In an undated editorial from fall 2022 in a quarterly publication from the Alberta Federation of Police Associations, Chris Young, the president of the Alberta Federation of Police Associations and a vice president with the Calgary Police Association, wrote an editorial titled “Political Leaders Need to be Responsible” where he calls out a city councillor and makes several extraordinary statements.
Screenshot from the fall 2022 edition of Police Beat featuring Curtis Young's editorial.
“The lack of support for the police and the pushing of hatred towards police has hindered the police ability to make Calgary a safe place for all,” said Young.
The local police commission disagrees. “To say that Calgary’s crime trends are directly related to negative public commentary about the police is an oversimplification. The Calgary Police Service struggled to train enough recruits over the past few years due to COVID-19 health measures, creating vacancies. There have also been other significant events, like the COVID-19 pandemic and Calgary’s economic challenges, that impact crime and disorder trends,” said a spokesperson for the Calgary Police Commission.
Young also blames a 30 per cent nationwide homicide increase in the US on the decision of three US cities to ‘defund the police,’ which experts dispute even happened.
“There were some police budget reductions in the 2021 budget year but the ones this author is referring to are tiny. Minneapolis cut their police budget by $1 million. Seattle cut theirs by $3 million. Chicago said they were going to defund the police and then didn’t. He’s suggesting that a $1 million reduction in one city and a $3 million reduction in another city caused a spike in murder rates across the country which is ridiculous and false,” said Ted Rutland, a professor at Concordia University who studies policing in Canadian cities.
“There is no credibility, no truth to any of these claims but they get circulated. But who's going to fact check the police association magazine?” said Rutland.
The editorial also references statements made by a particular municipal politician, though Young doesn’t mention them by name.
“The politician stated he is not concerned about the majority of Calgarians, but rather he is concerned with the minority; the 5 to 6%,” said Young. “I also wonder if this goal of representing the minority is being pursued in the most effective way.”
Councillor Courtney Walcott, who also sits on the police commission, believes Young is referring to statements Walcott made at a police commission meeting.
“I challenged the CPS Executive Leadership Team to consider the “other” at all times rather than becoming complacent in an approval rating. I asked them to challenge themselves to be better. I didn’t know that would be controversial for the president of the Alberta Federation of Police Associations.”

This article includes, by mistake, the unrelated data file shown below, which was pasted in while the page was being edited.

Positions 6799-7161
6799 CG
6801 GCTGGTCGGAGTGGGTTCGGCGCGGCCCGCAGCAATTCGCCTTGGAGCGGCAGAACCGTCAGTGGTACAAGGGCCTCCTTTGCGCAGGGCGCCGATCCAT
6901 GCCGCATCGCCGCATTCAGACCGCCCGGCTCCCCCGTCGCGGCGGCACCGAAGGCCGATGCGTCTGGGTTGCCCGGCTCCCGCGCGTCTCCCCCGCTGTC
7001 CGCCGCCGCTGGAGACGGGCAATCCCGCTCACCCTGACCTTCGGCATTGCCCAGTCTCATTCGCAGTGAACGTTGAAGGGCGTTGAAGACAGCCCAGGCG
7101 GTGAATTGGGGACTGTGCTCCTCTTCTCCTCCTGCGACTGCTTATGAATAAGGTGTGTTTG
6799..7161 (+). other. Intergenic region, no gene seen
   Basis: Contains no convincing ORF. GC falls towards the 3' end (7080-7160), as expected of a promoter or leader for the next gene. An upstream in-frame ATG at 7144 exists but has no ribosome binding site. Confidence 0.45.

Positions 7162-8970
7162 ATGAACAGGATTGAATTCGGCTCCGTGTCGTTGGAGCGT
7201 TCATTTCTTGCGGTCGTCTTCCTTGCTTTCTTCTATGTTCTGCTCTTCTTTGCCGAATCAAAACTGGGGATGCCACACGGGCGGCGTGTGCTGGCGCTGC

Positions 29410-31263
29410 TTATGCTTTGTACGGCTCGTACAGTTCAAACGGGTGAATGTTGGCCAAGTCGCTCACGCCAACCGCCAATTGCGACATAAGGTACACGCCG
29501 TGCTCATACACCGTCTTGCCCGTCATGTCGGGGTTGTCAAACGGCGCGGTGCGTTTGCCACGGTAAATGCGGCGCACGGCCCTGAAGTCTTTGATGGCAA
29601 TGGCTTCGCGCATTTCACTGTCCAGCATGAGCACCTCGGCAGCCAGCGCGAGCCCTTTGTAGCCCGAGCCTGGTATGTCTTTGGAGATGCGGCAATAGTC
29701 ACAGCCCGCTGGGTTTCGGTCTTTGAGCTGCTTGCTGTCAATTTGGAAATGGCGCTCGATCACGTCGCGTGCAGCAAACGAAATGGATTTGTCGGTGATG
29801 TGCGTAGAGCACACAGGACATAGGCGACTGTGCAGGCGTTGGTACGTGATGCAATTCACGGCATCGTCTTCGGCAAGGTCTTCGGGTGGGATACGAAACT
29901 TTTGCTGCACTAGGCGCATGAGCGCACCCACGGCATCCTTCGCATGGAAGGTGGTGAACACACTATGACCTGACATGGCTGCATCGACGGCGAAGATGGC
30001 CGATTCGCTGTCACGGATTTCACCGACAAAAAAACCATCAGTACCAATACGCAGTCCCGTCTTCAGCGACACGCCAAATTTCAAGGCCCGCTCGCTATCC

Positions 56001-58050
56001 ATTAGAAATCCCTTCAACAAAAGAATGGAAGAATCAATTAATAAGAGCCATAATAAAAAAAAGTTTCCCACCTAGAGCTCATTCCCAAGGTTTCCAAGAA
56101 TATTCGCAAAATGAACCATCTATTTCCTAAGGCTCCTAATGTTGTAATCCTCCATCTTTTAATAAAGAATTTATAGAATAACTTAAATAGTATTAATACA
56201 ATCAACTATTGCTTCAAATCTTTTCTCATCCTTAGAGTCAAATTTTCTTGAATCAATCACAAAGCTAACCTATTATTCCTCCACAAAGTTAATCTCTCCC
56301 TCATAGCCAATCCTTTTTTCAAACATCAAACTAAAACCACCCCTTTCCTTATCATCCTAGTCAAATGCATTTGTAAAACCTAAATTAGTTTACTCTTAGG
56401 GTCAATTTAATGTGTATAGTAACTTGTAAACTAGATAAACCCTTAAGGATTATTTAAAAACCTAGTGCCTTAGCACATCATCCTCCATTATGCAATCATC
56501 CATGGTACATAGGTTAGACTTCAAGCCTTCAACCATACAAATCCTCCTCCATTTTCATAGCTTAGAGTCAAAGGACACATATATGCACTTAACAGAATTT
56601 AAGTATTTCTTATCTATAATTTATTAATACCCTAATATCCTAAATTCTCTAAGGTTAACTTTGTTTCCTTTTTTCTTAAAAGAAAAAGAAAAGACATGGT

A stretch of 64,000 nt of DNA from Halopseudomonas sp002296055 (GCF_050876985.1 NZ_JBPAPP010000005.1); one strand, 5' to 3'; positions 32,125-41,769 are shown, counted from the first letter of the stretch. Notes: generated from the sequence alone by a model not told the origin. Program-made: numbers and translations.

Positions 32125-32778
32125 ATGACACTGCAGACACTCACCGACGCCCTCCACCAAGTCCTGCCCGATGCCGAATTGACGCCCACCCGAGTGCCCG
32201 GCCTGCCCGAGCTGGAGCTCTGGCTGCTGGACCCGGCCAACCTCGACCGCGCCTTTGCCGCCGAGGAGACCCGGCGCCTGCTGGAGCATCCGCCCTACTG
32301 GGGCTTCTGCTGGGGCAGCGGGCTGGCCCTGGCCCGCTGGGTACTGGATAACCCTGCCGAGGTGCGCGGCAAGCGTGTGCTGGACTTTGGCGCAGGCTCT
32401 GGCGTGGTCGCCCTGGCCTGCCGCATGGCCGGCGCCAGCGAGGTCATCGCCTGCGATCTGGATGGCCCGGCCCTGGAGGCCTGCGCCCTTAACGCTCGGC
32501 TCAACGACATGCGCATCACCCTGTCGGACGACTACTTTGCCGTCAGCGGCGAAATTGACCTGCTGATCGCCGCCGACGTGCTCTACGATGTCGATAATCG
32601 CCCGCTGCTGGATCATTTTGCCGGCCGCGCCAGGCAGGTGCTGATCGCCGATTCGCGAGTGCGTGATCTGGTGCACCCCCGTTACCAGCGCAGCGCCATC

Young spends a lot of time in the editorial criticising activists who, according to him, are not only hurting the vulnerable they are purporting to help but also fomenting hate towards police officers, as well as engaging in ‘reverse racism.’
“These extreme activists believe in a socialist utopia that simply does not exist and has been proven throughout history to not work at all. The political and community leaders that align themselves with such extremists jeopardize their own credibility with the majority of Calgarians in my opinion. If you are in a leadership position, irresponsibility can have some extremely negative consequences,” said Young.
“Advocating for shelter and affordable housing, expanded public health programs, and mental health supports is not utopian. It is simply advocating for the correct responses to the appropriate problems,” said Walcott. “If the author finds this vision threatening, they are likely misunderstanding their own function and role in society.”
Young writes that, “Calgarians dislike drama, and they despise the politicians that create it. They are concerned about public safety, and they see the irresponsibility of their political leaders as the cause of the factors jeopardizing safety. If the goal is to truly assist the minority and vulnerable, then the plan of action and approach needs to change. The politicians and leaders in Calgary need to be responsible and work with the police.”
Calgary city council increased the budget for the Calgary Police Service by $6 million in 2021 and approved a $34 million increase over four years as well as $77 million in capital spending during budget deliberations last November. By 2026 the Calgary Police Service budget is expected to crest $582 million, the single largest line item in the municipal budget. This budget increase was not debated by city council.
According to Rutland it’s important to remember why police associations exist. “They are trying to continue to get more resources for police departments, higher salaries for their members, higher pensions for their members. So it’s interesting that police associations and brotherhoods across Canada are saying that city councils are hostile to police.That they’re making it harder for police to do their job regardless of who’s in power and what they’re doing. They’ll even say this about John Tory, a lifelong Conservative who loves the police.”
Young references anti-police activists spewing hate and racism throughout the article and says that activists even “targeted anyone who is not a person of colour,” without offering up any examples. Young’s editorial closes with a quote from Martin Luther King Jr. “We must learn to live together as brothers or perish as fools.”
Walcott thinks this shows a poor understanding, “and a serious lack of depth of knowledge in the work and writings of Martin Luther King Jr. Some suggested reading I might offer: Dr King’s Letter from a Birmingham Jail.”
Chris Young and the Calgary Police Association did not respond to our request for comment.